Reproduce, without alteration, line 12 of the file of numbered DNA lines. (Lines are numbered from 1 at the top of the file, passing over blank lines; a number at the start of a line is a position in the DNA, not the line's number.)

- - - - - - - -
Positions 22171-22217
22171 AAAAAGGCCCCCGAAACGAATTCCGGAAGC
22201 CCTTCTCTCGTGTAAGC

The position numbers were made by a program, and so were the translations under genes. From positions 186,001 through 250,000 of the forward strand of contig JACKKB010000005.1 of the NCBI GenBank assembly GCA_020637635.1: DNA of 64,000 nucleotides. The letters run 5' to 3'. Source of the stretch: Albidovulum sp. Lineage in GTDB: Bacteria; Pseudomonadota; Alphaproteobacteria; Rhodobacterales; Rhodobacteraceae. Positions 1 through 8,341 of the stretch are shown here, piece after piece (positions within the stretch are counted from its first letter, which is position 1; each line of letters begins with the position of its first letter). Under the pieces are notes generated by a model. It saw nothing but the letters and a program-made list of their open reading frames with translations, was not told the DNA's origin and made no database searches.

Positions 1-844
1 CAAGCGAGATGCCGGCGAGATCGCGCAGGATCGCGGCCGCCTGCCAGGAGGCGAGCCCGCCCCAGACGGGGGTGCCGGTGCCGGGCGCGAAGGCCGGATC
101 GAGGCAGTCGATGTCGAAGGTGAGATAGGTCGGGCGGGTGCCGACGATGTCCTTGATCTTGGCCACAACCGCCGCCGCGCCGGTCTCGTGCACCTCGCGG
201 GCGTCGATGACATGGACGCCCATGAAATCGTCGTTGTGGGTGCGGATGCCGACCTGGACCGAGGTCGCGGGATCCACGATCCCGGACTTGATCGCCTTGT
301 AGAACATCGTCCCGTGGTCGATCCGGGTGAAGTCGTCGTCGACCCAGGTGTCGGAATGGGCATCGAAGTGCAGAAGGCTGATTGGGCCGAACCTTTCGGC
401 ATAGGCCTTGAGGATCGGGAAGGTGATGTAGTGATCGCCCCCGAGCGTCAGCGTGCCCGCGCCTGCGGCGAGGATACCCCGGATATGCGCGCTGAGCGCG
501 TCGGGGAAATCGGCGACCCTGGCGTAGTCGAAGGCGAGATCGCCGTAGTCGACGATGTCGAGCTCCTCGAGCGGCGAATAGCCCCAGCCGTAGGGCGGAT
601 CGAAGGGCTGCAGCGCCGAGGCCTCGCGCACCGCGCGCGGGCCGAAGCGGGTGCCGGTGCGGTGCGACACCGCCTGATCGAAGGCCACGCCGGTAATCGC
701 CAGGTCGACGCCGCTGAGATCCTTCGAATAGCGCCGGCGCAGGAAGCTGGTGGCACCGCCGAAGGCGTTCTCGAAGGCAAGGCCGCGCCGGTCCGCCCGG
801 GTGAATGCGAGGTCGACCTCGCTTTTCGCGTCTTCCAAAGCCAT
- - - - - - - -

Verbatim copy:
601 CGAAGGGCTGCAGCGCCGAGGCCTCGCGCACCGCGCGCGGGCCGAAGCGGGTGCCGGTGCGGTGCGACACCGCCTGATCGAAGGCCACGCCGGTAATCGC